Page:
SHA-256 is defined for inputting and outputting binary data using bits. Most libraries only perform calculations based on byte input instead of bit input though. So in general, SHA-256 operates on bytes, not on characters.
You need to explicitly encode your characters to to bytes using character encoding such as UTF-8 to use SHA-256. Some platforms have an implicit conversion to bytes, or even equate characters with bytes (the
char type in C/C++), but it is better to use explicit conversion none-the-less.
Never confuse characters and bytes, it's the source of about half of the problems with cryptography on stackoverflow (as well as countless bugs on system in the field, not just concerning cryptography).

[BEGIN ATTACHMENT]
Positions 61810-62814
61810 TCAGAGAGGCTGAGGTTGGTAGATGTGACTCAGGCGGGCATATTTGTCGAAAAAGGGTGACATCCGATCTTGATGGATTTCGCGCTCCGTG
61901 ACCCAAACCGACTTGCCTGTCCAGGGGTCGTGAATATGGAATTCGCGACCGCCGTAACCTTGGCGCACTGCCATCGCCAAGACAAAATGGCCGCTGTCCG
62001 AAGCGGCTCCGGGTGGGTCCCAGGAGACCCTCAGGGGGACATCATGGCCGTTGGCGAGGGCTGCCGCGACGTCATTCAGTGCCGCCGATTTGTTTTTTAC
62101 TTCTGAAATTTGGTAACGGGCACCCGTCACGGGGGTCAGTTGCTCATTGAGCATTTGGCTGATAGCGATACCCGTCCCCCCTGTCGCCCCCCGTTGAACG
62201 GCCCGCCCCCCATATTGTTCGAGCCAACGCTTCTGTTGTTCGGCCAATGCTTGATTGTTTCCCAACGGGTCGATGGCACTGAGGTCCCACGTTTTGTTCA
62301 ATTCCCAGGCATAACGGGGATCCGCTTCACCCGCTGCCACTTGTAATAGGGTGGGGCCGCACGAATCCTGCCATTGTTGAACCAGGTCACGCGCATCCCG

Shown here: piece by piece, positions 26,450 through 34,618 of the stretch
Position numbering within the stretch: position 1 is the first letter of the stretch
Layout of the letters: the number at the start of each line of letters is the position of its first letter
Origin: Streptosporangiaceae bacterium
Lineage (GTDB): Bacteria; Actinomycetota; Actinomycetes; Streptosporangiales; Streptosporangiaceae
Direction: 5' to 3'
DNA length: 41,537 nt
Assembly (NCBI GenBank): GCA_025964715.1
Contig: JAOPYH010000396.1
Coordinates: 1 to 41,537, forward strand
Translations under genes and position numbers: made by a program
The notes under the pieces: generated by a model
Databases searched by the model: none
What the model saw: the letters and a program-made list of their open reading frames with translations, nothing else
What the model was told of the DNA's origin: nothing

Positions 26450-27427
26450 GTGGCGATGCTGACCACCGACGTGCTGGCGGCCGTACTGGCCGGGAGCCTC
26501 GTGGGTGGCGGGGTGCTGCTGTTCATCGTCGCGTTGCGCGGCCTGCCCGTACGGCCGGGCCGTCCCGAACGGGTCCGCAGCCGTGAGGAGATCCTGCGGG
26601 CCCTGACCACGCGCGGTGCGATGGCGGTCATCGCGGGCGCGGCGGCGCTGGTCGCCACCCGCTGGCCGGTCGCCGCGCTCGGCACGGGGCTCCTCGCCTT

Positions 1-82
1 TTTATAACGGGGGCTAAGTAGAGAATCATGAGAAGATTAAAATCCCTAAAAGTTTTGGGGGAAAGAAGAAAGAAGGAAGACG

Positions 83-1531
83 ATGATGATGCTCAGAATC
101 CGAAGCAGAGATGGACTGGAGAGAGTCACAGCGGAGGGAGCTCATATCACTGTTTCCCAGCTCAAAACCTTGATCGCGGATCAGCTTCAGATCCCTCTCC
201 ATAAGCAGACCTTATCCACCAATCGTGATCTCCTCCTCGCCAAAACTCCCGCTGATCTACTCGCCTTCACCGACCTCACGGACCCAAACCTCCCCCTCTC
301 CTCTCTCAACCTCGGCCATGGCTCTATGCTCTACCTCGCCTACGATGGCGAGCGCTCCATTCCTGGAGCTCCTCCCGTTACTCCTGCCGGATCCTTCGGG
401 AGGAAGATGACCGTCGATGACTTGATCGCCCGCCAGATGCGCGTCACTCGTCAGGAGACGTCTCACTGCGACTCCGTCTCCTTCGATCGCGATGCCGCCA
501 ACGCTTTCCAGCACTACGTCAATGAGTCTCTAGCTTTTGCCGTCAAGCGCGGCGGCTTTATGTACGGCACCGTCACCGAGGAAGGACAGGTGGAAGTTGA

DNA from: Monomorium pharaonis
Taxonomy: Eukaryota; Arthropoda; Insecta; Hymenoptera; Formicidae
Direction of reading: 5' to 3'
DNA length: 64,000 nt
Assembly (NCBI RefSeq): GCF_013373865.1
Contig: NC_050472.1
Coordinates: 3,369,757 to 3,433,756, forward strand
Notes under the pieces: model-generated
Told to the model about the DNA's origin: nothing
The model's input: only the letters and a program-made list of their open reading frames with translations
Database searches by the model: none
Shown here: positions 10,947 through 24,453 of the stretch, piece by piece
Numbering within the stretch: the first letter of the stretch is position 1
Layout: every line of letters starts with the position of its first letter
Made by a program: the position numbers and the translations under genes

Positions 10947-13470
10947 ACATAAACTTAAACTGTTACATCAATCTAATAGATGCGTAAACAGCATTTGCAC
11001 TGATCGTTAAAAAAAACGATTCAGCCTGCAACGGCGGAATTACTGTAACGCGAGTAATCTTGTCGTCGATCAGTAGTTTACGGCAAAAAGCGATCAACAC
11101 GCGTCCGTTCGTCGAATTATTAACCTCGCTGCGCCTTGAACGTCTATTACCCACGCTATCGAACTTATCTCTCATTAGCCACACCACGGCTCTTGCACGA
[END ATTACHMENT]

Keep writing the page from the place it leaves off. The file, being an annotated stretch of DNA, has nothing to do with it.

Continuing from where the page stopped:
When comparing the implementation of your library, don't test against random sites on the internet; they usually get encoding/decoding wrong as well. Instead compare with test vectors that do make clear which bytes are actually processed.
After you succeed with the official test vectors, you could perform string comparison with known good libraries (Java, OpenSSL etc.) using code for which the string encoding is explicitly specified.